In 1966, the Japan Air Self-Defense Force transport fleet was composed primarily of Curtiss C-46 Commandos, a retired midwar American design built in large numbers before the end of World War II. While relatively capable for its time, the C-46 did not fare well in comparison to newer aircraft such as the Lockheed C-130 Hercules, and the JASDF therefore elected to replace it with a domestically-designed and -manufactured transport aircraft.
For this purpose, they turned to the Nihon Aircraft Manufacturing Corporation, a consortium of several major corporations, which had begun to produce commercially its YS-11 airliner four years earlier. NAMC decided that Kawasaki Heavy Industries was to be the prime contractor, and the airplane thus bears that company's name. The aircraft has been used as military transport for the JASDF since its maiden flight in November 1970.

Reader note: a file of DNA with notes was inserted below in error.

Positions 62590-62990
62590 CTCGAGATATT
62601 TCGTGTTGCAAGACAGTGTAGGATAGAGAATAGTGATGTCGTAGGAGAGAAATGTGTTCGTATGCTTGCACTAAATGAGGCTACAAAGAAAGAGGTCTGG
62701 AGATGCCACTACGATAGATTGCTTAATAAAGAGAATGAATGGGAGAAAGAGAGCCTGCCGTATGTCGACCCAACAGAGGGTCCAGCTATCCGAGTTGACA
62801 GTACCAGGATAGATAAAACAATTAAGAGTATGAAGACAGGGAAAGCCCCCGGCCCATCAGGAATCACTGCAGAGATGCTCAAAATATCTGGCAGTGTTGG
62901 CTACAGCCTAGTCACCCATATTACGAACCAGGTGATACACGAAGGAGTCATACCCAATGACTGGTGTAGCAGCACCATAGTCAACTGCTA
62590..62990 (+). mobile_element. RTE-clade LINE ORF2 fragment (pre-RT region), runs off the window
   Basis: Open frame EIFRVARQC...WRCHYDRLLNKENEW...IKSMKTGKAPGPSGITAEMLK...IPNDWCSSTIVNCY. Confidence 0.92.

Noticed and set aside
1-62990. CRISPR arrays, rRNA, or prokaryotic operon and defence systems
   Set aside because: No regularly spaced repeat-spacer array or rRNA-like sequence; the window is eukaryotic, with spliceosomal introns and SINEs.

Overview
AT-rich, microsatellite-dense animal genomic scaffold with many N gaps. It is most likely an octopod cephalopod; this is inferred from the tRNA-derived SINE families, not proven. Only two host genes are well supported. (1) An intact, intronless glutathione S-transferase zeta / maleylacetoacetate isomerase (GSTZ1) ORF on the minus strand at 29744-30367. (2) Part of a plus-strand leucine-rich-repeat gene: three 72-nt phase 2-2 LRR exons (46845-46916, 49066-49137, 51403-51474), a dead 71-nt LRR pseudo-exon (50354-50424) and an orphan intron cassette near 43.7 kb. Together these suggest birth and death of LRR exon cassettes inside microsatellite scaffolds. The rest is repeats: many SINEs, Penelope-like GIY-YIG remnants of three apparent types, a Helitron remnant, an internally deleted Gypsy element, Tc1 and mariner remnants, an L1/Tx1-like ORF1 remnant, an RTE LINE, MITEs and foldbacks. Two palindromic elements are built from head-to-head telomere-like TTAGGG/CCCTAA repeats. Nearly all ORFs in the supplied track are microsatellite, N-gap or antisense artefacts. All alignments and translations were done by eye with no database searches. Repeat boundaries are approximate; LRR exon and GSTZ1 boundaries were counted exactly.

Japanese policies at the time on military equipment were strict in that they were not to have offensive capabilities, and so the maximum range was cut in order to keep the aircraft's operational range inside Japan. This proved to be a problem after Okinawa was returned to Japan from the US, and the aircraft had trouble reaching the island from distant areas. Thus production was reduced and the C-130 was introduced.
- XC-1: Prototypes.
- C-1/C-1A: Medium-range military transport version.
The last five C-1s ordered were fitted with an additional 4,730 litre fuel tank.
- EC-1: EW training aircraft.
- C-1FTB: Flight test bed used for testing various equipment.
- Asuka/QSTOL: Quiet STOL research aircraft, developed by the National Aerospace Laboratory.
Powered by four FRJ710 turbofan engines and making use of the Coanda effect. It was built to research STOL using upper surface blowing, aircraft noise reduction, fly-by-wire systems and composite materials construction. The only example built is currently on display in Kakamigahara Museum in Gifu, Japan.